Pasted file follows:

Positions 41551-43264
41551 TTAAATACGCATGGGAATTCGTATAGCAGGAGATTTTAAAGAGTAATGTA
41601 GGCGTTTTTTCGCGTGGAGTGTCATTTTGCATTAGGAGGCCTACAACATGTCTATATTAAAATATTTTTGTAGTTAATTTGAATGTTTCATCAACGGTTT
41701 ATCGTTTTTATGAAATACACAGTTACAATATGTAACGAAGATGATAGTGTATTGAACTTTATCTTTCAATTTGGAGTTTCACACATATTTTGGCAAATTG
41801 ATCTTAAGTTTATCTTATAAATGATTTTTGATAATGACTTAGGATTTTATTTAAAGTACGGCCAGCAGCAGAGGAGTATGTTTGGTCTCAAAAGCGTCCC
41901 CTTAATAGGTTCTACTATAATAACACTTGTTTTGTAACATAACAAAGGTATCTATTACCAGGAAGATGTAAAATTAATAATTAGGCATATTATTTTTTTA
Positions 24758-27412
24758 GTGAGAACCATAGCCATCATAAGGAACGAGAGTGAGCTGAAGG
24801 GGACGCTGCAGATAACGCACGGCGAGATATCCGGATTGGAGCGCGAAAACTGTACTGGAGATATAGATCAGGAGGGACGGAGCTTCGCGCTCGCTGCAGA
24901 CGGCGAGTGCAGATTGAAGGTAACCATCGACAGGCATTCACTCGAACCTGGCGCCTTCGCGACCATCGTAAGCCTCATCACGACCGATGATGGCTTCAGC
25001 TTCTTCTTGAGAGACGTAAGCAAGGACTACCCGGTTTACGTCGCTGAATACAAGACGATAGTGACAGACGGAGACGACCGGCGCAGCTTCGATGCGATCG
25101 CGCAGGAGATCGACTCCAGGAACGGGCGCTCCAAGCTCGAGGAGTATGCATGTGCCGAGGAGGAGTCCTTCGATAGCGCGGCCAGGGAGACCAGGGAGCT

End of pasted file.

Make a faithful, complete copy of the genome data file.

Positions 41551-43264
41551 TTAAATACGCATGGGAATTCGTATAGCAGGAGATTTTAAAGAGTAATGTA
41601 GGCGTTTTTTCGCGTGGAGTGTCATTTTGCATTAGGAGGCCTACAACATGTCTATATTAAAATATTTTTGTAGTTAATTTGAATGTTTCATCAACGGTTT
41701 ATCGTTTTTATGAAATACACAGTTACAATATGTAACGAAGATGATAGTGTATTGAACTTTATCTTTCAATTTGGAGTTTCACACATATTTTGGCAAATTG
41801 ATCTTAAGTTTATCTTATAAATGATTTTTGATAATGACTTAGGATTTTATTTAAAGTACGGCCAGCAGCAGAGGAGTATGTTTGGTCTCAAAAGCGTCCC
41901 CTTAATAGGTTCTACTATAATAACACTTGTTTTGTAACATAACAAAGGTATCTATTACCAGGAAGATGTAAAATTAATAATTAGGCATATTATTTTTTTA
Positions 24758-27412
24758 GTGAGAACCATAGCCATCATAAGGAACGAGAGTGAGCTGAAGG
24801 GGACGCTGCAGATAACGCACGGCGAGATATCCGGATTGGAGCGCGAAAACTGTACTGGAGATATAGATCAGGAGGGACGGAGCTTCGCGCTCGCTGCAGA
24901 CGGCGAGTGCAGATTGAAGGTAACCATCGACAGGCATTCACTCGAACCTGGCGCCTTCGCGACCATCGTAAGCCTCATCACGACCGATGATGGCTTCAGC
25001 TTCTTCTTGAGAGACGTAAGCAAGGACTACCCGGTTTACGTCGCTGAATACAAGACGATAGTGACAGACGGAGACGACCGGCGCAGCTTCGATGCGATCG
25101 CGCAGGAGATCGACTCCAGGAACGGGCGCTCCAAGCTCGAGGAGTATGCATGTGCCGAGGAGGAGTCCTTCGATAGCGCGGCCAGGGAGACCAGGGAGCT